For 2D or 3D Cartesian coordinate systems, there are simple formulas based on the Pythagorean theorem that allow one to calculate distance between two points. But what if the surface is curved, like that of the Earth? In other words, how do you get the shortest distance between two cities along the surface of the planet?

Instead of x and y coordinates, the only inputs needed are the cities’ latitudes and longitudes *in radians*.

If city A has (latitude, longitude) of (*Φ _{1}* , λ

_{1}

_{ }) while city B is

(** Φ_{2} , λ_{2}**), the distance, c , between them is given by:

where r = radius of the Earth = an average of 6371 km. (The latitudes and longitudes are normally given in degrees but they can be easily converted by multiplying each by (**π**/180).)

If there is a third city, how do we get the area of a triangle on a spherical surface?

This involves a few steps. (1) First calculate a and b in the same way we got c by using the appropriate latitudes and longitudes. (2) For each of the three arc lengths, a, b and c—they are arcs effectively because they are on a curved surface—get corresponding central angles in radians. How? If you imagine the vertex of an angle, θ, at a center of the earth, that angle is the same fraction of 2**π** radians as the arc length is of the circumference. Thus for example, θ_{c}/(2**π**) = c/(2**π**r), which simplifies to θ_{c} = c/r.

(3) Use the following formulas to get the triangle’s angles A , B and C.

(4) The sum of the triangle’s angles on a spherical surface exceeds 180 degrees or **π** radians. And it turns out that the triangle’s area, T, is directly proportional to the excess, E:

E = A + B + C – **π**

and T = Er^{2}

We can try an example with Miami=A= (25.76^{o}, 80.19^{o}) = (0.4496^{R}, 1.400^{R}) Montreal = B = ( 45.50^{o},73.57^{o}) = (0.794, 1.284) , and Rome = (41.90^{o}, -12.50^{o}) = (0.731, -0.2182).

The Montreal-Miami distance =

a = Montreal-Rome distance = 6582 km and b = Rome-Miami distance = 8340 km

θ_{a} = a/r = 6582 km/6371 km = 1.033;

θ_{b} = b/r = 8340 km/6371 km = 1.309;

θ_{c} = c/r = 2273 km/6371 km = 0.35677.

similarly B = 2.40 and C = 0.2469.

E = A + B + C – **π** = 0.14957

area =T = 0.14957( 6371 km)^{2} = 6 070 884 km^{2}

There are online apps which do all this for you automatically. I checked the above numbers and they agree closely with those of https://app.measuremaponline.com/ as can be seen from this screen capture:

The area is about 14% bigger than if one assumed that the triangle was on a flat surface, in which case Hero’s formula would apply.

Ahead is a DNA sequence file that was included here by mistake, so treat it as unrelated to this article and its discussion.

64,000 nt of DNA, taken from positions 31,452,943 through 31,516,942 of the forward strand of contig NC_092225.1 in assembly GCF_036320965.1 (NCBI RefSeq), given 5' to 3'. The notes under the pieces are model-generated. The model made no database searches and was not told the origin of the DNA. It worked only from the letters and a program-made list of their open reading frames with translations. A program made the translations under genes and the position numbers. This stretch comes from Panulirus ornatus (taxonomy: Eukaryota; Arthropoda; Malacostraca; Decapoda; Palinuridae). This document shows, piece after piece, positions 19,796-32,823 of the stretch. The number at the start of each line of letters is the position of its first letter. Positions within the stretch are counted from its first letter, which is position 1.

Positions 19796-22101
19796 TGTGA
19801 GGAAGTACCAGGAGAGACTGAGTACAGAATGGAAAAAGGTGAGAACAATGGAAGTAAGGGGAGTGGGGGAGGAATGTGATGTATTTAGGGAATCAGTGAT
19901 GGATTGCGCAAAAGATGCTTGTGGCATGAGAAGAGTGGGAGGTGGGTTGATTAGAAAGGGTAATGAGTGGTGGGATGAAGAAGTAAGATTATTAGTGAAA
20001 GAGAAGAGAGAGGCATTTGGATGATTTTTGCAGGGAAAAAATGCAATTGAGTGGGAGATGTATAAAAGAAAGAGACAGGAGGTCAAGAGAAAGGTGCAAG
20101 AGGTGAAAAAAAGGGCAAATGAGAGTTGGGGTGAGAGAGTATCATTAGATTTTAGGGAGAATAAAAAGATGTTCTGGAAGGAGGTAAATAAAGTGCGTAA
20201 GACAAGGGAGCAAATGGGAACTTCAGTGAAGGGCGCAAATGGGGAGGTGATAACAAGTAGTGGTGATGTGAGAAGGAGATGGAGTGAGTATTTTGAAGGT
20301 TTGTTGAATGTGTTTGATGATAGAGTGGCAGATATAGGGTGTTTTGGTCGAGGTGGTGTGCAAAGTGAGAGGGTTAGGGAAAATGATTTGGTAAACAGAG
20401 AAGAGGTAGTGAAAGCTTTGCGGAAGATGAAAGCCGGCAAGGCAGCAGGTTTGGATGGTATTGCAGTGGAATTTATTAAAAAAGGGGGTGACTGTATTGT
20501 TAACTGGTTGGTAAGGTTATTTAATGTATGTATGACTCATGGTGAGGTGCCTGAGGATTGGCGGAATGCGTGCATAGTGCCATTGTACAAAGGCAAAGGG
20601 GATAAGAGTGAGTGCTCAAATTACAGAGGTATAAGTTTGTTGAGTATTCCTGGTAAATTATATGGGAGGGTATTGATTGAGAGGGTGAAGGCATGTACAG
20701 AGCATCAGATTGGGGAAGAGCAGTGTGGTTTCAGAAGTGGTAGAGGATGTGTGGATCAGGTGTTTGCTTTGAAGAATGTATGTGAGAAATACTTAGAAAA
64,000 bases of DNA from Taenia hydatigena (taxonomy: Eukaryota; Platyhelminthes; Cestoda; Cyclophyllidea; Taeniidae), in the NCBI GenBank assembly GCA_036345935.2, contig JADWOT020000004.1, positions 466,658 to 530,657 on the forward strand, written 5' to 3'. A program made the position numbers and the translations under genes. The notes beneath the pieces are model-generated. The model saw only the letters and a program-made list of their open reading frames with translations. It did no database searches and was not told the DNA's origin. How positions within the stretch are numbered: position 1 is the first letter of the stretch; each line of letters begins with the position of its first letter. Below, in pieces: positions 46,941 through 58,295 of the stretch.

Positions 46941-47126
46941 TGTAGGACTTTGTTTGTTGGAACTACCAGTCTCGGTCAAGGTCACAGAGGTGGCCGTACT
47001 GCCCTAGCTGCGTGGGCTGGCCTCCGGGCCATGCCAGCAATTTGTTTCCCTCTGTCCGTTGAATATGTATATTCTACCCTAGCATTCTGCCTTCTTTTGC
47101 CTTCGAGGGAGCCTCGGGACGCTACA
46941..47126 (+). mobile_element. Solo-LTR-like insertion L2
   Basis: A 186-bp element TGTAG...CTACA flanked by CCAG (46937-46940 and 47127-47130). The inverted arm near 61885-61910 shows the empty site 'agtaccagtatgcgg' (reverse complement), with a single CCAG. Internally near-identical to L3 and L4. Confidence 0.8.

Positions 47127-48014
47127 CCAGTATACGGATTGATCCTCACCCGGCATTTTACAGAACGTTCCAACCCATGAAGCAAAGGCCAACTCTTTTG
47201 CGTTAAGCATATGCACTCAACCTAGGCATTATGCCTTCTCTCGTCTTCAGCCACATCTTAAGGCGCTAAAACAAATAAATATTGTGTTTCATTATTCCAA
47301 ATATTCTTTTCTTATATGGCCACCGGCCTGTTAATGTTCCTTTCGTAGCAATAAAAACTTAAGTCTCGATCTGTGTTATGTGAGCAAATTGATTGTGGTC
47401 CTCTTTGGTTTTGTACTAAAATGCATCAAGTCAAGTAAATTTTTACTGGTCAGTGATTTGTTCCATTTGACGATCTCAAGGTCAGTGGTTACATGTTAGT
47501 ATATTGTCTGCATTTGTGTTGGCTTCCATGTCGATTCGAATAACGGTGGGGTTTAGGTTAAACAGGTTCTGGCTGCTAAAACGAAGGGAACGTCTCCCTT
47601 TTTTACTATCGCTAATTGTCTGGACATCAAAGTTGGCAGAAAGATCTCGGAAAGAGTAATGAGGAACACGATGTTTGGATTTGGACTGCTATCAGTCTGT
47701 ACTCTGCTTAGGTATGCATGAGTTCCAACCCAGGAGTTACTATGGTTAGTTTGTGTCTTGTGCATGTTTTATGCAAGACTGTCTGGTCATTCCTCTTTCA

If you don’t appreciate formulas coming out of the blue and are familiar with multivariable calculus, we have been dealing with the “great circle distance” between any to points on Earth. The above formulas are based on the fact that latitudes and longitude angles are related to spherical coordinates. These are very useful to represent points anywhere on a sphere.

Instead of using (x, y, z), we represent a point with (ρ, θ, φ), where **ρ** is the point’s distance from the center of a sphere. Since we are dealing with the surface of the Earth, in our case ρ will correspond to its radius. **θ** is related to longitude, but it does not make use of east and west. It measures the angle from the x axis in the xy plane. In the Earth’s case we will imagine the positive x-axis passing through the point where the prime meridian (Greenwich, England) intersects the equator. In essence to convert longitude to θ, we will subtract the longitude from 360^{o} and then convert it to radians with factor π /180. If a longitude is in the Eastern hemisphere, we assign its number a negative before plugging it into the same formula

**θ** = (360^{o} – longitude)*π /180.

φ is analogous to latitude. But instead of using North and South, we subtract latitudes from 90^{o} and convert to radians again. **φ** = (90^{o} – latitude)*π /180.

In other words, φ is the angle that deviates from the z axis which runs through the poles. The North pole is at 0^{o} while its antipode is at 180^{o} In other words we assign any southern latitude a negative value.

Using basic trigonometry and those definitions, it is easy to relate spherical coordinates to Cartesian ones.

x=ρsinφcosθ

y=ρsinφsinθ

z=ρcosφ

Using the Earth’s radius and each city’s longitude and latitude, by using the conversion formulas and the x, y, z equivalents we can up with coordinates for them For example, Montreal is at

x= 1263.596845 | y= -4284.304699 | z= 4545.677646 |

while Miami is at:

977.7412179 | -5655.691906 | 2769.891727 |

If we imagine a vector starting from the center of the Earth to each city, each vector will have the the same components as the coordinates of its point on the surface. Then all we have to do is get the angle,Ψ, formed by the vectors from the dot product relationship:

<x_{1},y_{1},z_{1}> _{.} <x_{2},y_{2},z_{2}> = |x_{1},y_{1},z_{1}||x_{2},y_{2},z_{2}|cos Ψ

If your linear algebra is rusty, we can easily compute the left hand side with x_{1}x_{2} +y_{1}y_{2} + z_{1}z_{2}. Meanwhile the vertical bars denote the length of a vector. In this case both are 6373 km, the radius of the Earth. Solving for Ψ we obtain 0.3567 radians, which through the relationship arc length = rΨ = 2274 km, essentially the same distance we obtained earlier.

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